Wood Prairie Farm
 The Seed Piece Newsletter
             Organic News and Commentary
                 Friday, October 02 2015
                     Volume 22 Issue 20

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 In This Issue of The Seed Piece:



    Potato Harvest Tales.

     Harvesting Organic Reddale Maine Certified Potatoes on Wood Prairie Farm.  Small amounts of ‘hand-harvesting’ (rows of potatoes dug with a tractor-dawn John Deere Potato Digger, then tubers gathered up in buckets) must still be done even though we harvest virtually all of our crop with our eight-year-old Finnish Juko Potato Harvester.  For example, entering a new field requires elbow room for our wide Juko to fit in to begin its work.  Typically, that means digging four rows of potatoes on the edge of a field to get started.  Above, early one recent morning we’re in the "Seed Field #8” ‘punching a hole’ by hand-digging Reddale.
     This year, all of our potatoes have been grown on the home farm near our house in a patchwork of five small fields averaging 2 ½ acres in size.  Harvest conditions started out excellent with dry soil and cooler days after early September hot weather.  Conditions radically changed two days ago on Wednesday when Northern Maine received heavy rains – complete with flood warnings – totaling 4.5” in twenty-four hours. 
     The soil in that Seed Field has been mapped for over sixty years as a Mapleton Shaly Silt Loam – just like all of our potato fields, and like the majority of the local potato fields in our town of Bridgewater.  Ten years ago we learned from the lead USDA soil scientist - mapping the woodland soils of Aroostook County for the very first time - that what had always been mapped as ‘Mapleton’ they determined is actually a group of three closely related soils.  This revelation immediately made sense to us because since we cleared the Seed Field thirty years ago, our observation has been it was noticeably slower to dry after a rain than our other Mapleton fields.  The fact is the Seed Field has a bit more clay and silt than our other Mapleton fields.   This wetter soil reality about the Seed Field is always in our minds.
     When early this week the forecast for rain became consistent and serious, we opted to jump off from our harvesting of Elm Field #7 so we could finish digging potatoes in the Seed Field.  By shortly after noon on Tuesday we got that Seed Field potato harvest job done, then for the rest of the day set to harvest dry beans and Dakota Ivory Flour Corn Seed.  We finished harvesting the corn with headlights and flashlights after 7 pm as the rains were just beginning.
     Now we have more seed corn to harvest today and we will try to dig potatoes in the morning. 
     Our four year rotation means our memories are collected in four-year increments. It was four years ago during harvest that 93-year-old local potato farmer elder Eldon Bradbury passed.  Jim worked for Eldon thirty-nine years ago. Four years ago we wrote up our recollections in a Maine Tales as a tribute to Eldon Bradbury.

.

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 Jim & Megan Gerritsen & Family
 Wood Prairie Farm
 Bridgewater, Maine
Click here for the Wood Prairie Farm Home Page.


Wood Prairie Potato Harvest Crew. From L to R: Mickelle, Hallie (9 month old puppy), Chelsea, daughter Amy (12), Jim, Megan, daughter Sarah (16), WCSH TV-Portland Reporter Kelsey Fabian.
TV Journalism Descends Upon Wood Prairie Potato Harvest.

     Harvesting potatoes has been a long and proud tradition in Aroostook County, going back two hundred years.  As recently as the early 1950s, Maine held rank as the Number One potato producing region in the entire United States.   Back in that era, nearly a quarter million acres of spuds were grown and harvested annually, most of them here in Aroostook County.  It was then that Aroostook County received the moniker as the Potato Empire.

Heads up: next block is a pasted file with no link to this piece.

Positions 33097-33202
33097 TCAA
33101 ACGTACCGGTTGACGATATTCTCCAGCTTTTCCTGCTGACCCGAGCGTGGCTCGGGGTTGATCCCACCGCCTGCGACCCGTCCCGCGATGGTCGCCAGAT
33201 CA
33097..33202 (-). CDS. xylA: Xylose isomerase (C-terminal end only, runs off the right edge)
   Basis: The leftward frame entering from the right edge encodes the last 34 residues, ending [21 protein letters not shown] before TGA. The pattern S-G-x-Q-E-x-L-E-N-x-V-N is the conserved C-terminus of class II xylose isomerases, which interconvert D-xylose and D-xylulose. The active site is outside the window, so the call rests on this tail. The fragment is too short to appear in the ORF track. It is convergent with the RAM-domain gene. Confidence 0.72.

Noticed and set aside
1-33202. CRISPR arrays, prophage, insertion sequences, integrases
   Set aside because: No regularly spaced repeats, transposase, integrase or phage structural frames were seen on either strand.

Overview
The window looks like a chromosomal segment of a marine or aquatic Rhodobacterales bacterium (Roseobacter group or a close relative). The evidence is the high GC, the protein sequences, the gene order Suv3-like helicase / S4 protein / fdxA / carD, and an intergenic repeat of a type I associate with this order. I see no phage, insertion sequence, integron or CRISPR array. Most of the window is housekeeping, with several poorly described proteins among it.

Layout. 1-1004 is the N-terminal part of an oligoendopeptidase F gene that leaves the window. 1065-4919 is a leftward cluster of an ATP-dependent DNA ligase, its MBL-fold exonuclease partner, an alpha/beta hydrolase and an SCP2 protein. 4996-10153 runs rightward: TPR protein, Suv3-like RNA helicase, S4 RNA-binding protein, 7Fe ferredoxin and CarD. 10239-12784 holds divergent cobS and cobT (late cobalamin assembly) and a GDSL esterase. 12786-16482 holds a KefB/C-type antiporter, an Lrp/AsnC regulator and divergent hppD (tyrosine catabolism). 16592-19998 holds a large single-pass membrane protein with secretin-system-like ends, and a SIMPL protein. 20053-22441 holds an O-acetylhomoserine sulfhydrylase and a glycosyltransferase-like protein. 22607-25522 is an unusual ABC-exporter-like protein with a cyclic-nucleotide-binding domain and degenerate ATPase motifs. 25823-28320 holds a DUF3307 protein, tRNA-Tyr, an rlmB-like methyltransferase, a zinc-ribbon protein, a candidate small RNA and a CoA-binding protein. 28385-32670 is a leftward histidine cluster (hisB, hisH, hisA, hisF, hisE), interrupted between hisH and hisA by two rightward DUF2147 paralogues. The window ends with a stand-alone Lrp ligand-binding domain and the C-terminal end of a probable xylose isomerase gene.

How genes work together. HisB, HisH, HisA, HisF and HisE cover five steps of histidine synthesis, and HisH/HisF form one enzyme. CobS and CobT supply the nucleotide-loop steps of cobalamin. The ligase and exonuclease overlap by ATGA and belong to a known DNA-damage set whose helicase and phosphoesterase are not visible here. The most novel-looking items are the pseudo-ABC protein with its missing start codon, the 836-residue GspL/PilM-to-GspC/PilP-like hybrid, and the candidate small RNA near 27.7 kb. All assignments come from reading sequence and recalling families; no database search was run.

In recent decades, challenged by changing consumer diets, western states with a longer growing season and the benefits of federally subsidized irrigation projects, Maine’s potato acreage has been in decline.  Forty years ago, Maine potato acreage was down to 147,000 acres – most of it destined for the tablestock market (grocery stores and restaurants).  Today the acreage of Maine potatoes has stabilized at around 52,000 acres.  About a fifth of those potatoes are grown as the highly sought after Maine Certified Seed Potatoes.

     Aroostook County is one of the last areas in the United States to maintain its tradition - going back to World War II - of closing schools for Potato Harvest break.  In the 1940s, Maine adopted its statewide standard 175-day school year and began the process of closing one-room rural schoolhouses.  Up until that edict, the Aroostook school year would commence in early November at the close of the farming season and run until mud season in April, when farming was soon to start up once again.   Adept Aroostook farming towns immediately began complying with the 175-school-day mandate from the State Capitol in Augusta by starting up classes in August and then shutting the schools down come harvest-time in late September.  Now, generations later, the well-established tradition continues in many towns.

     So, in this context of potatoes-as-Maine-culture, it should come as no surprise that Maine media outlets love to do stories about the Aroostook County Potato Harvest.  This Fall we were visited twice by journalists eager to visually capture Aroostook’s potato harvest tradition for their audiences. 

     Enterprising twenty-five- year-old ace reporter and one-woman-marching-band Katie Zarilli from WAGM-TV Channel 8 in nearby Presque Isle visited us twice and produced one news story about the organic potato harvest on Wood Prairie Farm (2:57).   We became Episode 6 in Katie’s Potato Harvest series.

     Aroostook County respects hard work.  Our crew was impressed when Kelsey Fabian WCSH-TV Channel 6 in Portland arrived right on time at 8 o’clock one morning when were digging, having left her southern Maine studio at 3:30 am to drive up here.  The result of her visit was a new edition to her series, Kelsey Lends a Hand: Aroostook County Potatoes (4:28) which aired for the first time on the WCSH News program at 5:15 am yesterday morning.